One of the first retromobiles was the VW Bug. It hasn't really changed since 1998. The PT Cruiser hasn't changed either. What do you do with these cars?

    Am I the only one that remembers that according to the car magazines, the '94 Mustang was supposed to bring back the styling feel of the first gen Mustangs? The interior had the same double bubble thing and the exterior was supposed to have similarities too. The new Mustang moves on to the 69-70 look, so I think we can safely say that the Mustang II would be the next logical (if suicidal) progression.
  • lemkolemko Posts: 15,162
    Ewwww!!! I most certainly hope not. I also wouldn't care for a rehash of the Fox-based Mustangs. They'll have to come up with something totally new and different.

    You could also go even further back. Maybe a PT Cruiser that looks like a '37 Ford could look like a Model A Ford the next go around. Eventually, we could all end up driving one-cylinder two-seat runabouts will brass horns, gaslights, and steered via a tiller by 2050.
  • reddogsreddogs Posts: 353
    The VW Bug stirred up sales and brought in lookers and buyers, the PT Cruiser helped turn Chrysler around in the minds of many car buyers as it showed they still could come up with some nice designs and had some life left in them. The '94 Mustang pointed back to none of the classic years 64-70 but the new Mustang does and has that 'have to have' quality that is hard to define......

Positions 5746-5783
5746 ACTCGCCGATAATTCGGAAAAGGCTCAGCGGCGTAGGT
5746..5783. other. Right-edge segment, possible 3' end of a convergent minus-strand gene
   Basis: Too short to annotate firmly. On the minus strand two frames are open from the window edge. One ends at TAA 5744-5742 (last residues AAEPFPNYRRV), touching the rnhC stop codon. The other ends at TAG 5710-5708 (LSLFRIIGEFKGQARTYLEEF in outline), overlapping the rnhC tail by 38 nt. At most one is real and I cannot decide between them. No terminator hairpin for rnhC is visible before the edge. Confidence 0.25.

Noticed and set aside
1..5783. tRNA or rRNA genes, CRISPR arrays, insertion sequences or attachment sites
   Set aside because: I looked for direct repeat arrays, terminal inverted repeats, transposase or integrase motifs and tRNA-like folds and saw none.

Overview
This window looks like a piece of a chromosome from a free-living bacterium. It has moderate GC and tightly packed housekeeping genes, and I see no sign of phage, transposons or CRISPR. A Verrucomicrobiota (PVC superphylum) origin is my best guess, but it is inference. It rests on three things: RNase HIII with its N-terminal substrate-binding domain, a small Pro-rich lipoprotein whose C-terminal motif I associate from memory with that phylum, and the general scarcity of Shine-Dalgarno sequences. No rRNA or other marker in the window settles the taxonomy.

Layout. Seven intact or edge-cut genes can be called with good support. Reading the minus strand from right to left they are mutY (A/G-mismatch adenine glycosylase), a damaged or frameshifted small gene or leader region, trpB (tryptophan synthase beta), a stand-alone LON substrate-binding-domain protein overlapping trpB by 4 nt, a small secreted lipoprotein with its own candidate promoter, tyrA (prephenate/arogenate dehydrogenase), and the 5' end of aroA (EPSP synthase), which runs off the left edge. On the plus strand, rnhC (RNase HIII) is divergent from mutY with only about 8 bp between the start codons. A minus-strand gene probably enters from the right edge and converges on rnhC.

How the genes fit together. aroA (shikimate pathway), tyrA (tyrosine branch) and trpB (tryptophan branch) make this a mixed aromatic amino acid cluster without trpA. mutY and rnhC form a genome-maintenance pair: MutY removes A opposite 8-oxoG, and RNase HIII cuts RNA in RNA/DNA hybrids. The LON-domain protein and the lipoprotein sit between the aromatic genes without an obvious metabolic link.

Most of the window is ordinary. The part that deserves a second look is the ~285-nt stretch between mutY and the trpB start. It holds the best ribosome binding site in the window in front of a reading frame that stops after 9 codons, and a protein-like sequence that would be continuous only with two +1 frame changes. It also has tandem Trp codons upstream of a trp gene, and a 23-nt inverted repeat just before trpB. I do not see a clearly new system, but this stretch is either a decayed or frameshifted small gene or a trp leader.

• andre1969andre1969 Posts: 21,970
    as you keep the retro styles fairly generic, then I think you can get away with it indefinitely, at least as long as that style happens to be in fashion and continues to sell well.

    For example, the PT Cruiser bears a resemblance to the way cars looked back in the late 30's and early 40's, but it's really not so different from a Ford Focus wagon or Toyota Matrix. And the '94-98 Mustang (I thought they did a much better job with the '99-04 though) did have retro touches thrown in, but it still looked like a modern car overall. With styles like these, it's no big deal to just design a new car and then add the retro touches. A good example here is the Dodge Ram, Dakota, and Durango. All three started taking on a retro look in the 90's, with their raised hood and lowered fenders. It's also called the big rig look, but it's also how most pickups looked up through the 50's. I think Ford was the first to come up with a flat-hooded pickup in '57.

    Anyway, all three have been redesigned, and still carry those retro touches, and have done it fairly successfully.

    Now I think where they fall into problems is when they try to mimic a specific car from a time gone by, like the current Mustang. I have a feeling that it is going to be a tough act to follow, because it just looks too much like the '69 style.

    And they don't have to go to the Mustang II style for the next generation...there's always those fat "Mary Tyler Moore" '71-73 models! :P
  • andre1969andre1969 Posts: 21,970
    I do remember when the '94 came out, they mentioned how it was trying to hark back to the 60's styles. I never fell for it though. However, I thought the '99 restyle hinted at it pretty nicely.
  • carlisimocarlisimo Posts: 1,280
    I agree with andre. A general retro style works, but when you copy one car from the past you're drawing yourself into a corner. You'll have no design direction for your brand. You'll be seen as a car company for old timers. You'll limit your audience to people who probably already liked your brand.

    Retro models should be one-offs. No second generation.
  • rockyleerockylee Wyoming, MichiganPosts: 13,989